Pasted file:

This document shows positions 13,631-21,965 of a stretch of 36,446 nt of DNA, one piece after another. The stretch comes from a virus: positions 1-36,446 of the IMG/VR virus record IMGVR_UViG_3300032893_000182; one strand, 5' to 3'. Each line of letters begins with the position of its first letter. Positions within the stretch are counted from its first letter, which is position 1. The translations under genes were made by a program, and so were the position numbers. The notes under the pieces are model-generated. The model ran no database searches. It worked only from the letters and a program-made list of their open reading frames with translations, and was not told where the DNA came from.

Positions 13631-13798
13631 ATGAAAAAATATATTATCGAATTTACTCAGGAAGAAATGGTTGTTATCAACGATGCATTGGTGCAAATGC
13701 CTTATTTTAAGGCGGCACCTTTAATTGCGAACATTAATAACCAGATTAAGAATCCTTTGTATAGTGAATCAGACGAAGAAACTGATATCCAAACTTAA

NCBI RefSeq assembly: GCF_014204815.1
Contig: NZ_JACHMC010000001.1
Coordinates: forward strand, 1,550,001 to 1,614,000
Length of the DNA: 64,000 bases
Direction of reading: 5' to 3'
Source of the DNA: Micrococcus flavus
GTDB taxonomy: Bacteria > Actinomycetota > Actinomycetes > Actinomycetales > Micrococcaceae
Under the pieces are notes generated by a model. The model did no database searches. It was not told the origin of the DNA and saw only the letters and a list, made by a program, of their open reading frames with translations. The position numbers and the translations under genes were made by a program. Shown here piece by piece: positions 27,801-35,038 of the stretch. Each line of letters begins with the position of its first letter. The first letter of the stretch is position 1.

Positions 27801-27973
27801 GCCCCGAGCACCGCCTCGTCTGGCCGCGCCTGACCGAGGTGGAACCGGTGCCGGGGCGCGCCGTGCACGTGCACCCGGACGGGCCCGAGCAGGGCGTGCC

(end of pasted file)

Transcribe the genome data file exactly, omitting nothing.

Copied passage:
This document shows positions 13,631-21,965 of a stretch of 36,446 nt of DNA, one piece after another. The stretch comes from a virus: positions 1-36,446 of the IMG/VR virus record IMGVR_UViG_3300032893_000182; one strand, 5' to 3'. Each line of letters begins with the position of its first letter. Positions within the stretch are counted from its first letter, which is position 1. The translations under genes were made by a program, and so were the position numbers. The notes under the pieces are model-generated. The model ran no database searches. It worked only from the letters and a program-made list of their open reading frames with translations, and was not told where the DNA came from.

Positions 13631-13798
13631 ATGAAAAAATATATTATCGAATTTACTCAGGAAGAAATGGTTGTTATCAACGATGCATTGGTGCAAATGC
13701 CTTATTTTAAGGCGGCACCTTTAATTGCGAACATTAATAACCAGATTAAGAATCCTTTGTATAGTGAATCAGACGAAGAAACTGATATCCAAACTTAA

NCBI RefSeq assembly: GCF_014204815.1
Contig: NZ_JACHMC010000001.1
Coordinates: forward strand, 1,550,001 to 1,614,000
Length of the DNA: 64,000 bases
Direction of reading: 5' to 3'
Source of the DNA: Micrococcus flavus
GTDB taxonomy: Bacteria > Actinomycetota > Actinomycetes > Actinomycetales > Micrococcaceae
Under the pieces are notes generated by a model. The model did no database searches. It was not told the origin of the DNA and saw only the letters and a list, made by a program, of their open reading frames with translations. The position numbers and the translations under genes were made by a program. Shown here piece by piece: positions 27,801-35,038 of the stretch. Each line of letters begins with the position of its first letter. The first letter of the stretch is position 1.

Positions 27801-27973
27801 GCCCCGAGCACCGCCTCGTCTGGCCGCGCCTGACCGAGGTGGAACCGGTGCCGGGGCGCGCCGTGCACGTGCACCCGGACGGGCCCGAGCAGGGCGTGCC